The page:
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Prickly Coprosma

Coprosma quadrifida
Rubiaceae
Prickly Coprosma
Common

This small to medium sized shrub (rarely, a small tree) can be recognized by its small (0.5-1 cm long), soft leaves, without teeth on' the edges, that are opposite on the stem. There are no spines in the forks of the leaves, as there are in Citriobatus and Hymenanthera but, as they get older, the small branchlets develop spines at the ends.

The small, inconspicuous, male and female flowers are carried on separate plants. In mid to late summer, small shiny, red berries are found scattered on the female bushes. These small (5-8 mm long) fruit are edible and were eaten by the early settlers but they are mainly seed and are not very tasty.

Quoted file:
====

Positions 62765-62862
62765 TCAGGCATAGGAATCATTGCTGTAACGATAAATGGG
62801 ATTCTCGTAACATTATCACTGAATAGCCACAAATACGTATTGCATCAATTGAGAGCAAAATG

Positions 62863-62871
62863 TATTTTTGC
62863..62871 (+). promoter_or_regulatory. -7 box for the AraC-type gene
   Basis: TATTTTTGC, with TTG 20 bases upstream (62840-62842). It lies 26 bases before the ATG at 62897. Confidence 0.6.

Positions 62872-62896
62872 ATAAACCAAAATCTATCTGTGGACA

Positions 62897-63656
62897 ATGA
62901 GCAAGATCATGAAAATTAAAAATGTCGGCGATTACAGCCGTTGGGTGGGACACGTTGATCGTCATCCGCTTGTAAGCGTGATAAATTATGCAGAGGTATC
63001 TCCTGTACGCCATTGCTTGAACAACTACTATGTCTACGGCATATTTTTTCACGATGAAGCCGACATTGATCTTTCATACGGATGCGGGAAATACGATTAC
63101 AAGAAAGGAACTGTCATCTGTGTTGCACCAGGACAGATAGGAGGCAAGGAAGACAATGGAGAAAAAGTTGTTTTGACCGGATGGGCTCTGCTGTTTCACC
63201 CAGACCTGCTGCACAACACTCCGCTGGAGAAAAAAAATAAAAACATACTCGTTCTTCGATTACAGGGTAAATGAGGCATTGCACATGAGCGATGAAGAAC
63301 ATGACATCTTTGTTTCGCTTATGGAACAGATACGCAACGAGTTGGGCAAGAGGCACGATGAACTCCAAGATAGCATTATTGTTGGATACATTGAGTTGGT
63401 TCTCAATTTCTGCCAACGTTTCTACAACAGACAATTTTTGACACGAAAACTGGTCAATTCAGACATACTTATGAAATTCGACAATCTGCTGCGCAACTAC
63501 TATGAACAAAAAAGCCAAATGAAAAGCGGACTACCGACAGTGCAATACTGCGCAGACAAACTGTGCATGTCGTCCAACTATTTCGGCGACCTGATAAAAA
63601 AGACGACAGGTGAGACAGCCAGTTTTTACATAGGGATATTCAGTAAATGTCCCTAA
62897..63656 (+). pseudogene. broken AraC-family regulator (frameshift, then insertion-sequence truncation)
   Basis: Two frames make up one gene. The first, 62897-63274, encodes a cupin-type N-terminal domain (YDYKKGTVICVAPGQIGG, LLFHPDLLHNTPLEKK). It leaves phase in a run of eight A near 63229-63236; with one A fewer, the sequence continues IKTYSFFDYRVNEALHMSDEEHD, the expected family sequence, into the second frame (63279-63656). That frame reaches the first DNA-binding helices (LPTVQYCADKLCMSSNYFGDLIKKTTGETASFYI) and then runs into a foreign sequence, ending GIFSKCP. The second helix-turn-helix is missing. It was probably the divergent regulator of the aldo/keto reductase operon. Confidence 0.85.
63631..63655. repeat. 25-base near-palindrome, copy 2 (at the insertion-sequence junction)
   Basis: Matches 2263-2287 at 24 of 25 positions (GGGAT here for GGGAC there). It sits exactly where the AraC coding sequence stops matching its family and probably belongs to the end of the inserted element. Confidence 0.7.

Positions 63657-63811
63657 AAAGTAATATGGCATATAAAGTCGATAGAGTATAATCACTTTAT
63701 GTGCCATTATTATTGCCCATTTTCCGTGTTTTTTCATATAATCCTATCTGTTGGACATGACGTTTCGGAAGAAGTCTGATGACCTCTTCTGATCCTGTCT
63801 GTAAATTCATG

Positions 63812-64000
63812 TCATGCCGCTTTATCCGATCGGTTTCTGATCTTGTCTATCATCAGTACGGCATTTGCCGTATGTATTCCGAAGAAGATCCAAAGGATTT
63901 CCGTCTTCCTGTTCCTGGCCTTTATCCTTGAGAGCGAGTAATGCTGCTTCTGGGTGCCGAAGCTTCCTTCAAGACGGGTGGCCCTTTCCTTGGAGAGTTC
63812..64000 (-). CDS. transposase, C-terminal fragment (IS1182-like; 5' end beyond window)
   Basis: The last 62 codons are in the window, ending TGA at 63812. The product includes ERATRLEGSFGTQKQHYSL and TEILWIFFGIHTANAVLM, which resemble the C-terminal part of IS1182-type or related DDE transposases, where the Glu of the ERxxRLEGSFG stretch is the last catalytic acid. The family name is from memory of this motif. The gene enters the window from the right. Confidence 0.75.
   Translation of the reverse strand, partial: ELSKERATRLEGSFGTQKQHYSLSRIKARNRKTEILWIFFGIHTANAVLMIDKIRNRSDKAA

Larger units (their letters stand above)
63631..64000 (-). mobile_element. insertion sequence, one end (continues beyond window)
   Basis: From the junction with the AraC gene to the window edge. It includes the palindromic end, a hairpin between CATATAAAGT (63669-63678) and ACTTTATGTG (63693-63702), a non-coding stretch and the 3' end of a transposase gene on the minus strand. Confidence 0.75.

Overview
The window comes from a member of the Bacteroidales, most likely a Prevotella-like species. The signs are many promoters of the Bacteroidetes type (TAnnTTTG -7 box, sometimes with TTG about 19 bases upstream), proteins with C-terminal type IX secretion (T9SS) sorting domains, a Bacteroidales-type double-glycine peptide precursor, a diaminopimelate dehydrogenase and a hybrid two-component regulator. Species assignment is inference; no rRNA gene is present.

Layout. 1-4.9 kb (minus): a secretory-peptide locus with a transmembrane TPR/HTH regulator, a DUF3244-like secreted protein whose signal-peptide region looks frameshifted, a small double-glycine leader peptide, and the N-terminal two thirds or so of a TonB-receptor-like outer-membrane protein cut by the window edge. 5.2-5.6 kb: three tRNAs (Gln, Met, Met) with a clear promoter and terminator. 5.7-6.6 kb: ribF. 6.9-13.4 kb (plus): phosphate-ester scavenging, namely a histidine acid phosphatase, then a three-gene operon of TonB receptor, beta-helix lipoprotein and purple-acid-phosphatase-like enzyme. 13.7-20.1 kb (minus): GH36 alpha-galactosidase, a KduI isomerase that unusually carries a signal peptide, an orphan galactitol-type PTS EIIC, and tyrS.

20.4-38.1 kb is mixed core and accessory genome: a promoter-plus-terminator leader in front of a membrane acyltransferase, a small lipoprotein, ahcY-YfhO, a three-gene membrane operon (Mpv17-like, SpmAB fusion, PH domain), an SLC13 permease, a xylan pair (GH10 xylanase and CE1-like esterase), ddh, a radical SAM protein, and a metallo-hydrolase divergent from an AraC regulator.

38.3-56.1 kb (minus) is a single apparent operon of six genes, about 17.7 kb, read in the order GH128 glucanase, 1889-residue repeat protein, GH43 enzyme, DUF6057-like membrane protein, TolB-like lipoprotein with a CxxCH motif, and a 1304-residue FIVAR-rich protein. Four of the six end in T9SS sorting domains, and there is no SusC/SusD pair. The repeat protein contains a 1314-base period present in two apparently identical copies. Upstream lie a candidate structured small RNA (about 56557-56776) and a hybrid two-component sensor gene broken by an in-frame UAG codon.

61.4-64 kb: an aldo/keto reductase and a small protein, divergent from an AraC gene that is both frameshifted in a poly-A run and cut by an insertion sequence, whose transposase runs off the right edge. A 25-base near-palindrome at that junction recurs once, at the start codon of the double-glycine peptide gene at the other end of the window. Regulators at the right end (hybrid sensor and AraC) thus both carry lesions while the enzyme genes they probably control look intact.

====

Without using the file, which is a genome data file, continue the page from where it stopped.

Prickly Coprosma is the least spiny of the local "prickle bushes" and, like the others, can be found on the edge of rainforest patches, where it helps protect the forest floor from drying winds. It grows into an attractively shaped shrub and would look well in a shady garden, as well as in the rainforest.

The species can be grown from seed, which should have the flesh removed, generally taking 1-3 months to germinate. It can also be grown from cuttings.

Distribution: Tas to Tenterfield (NSW)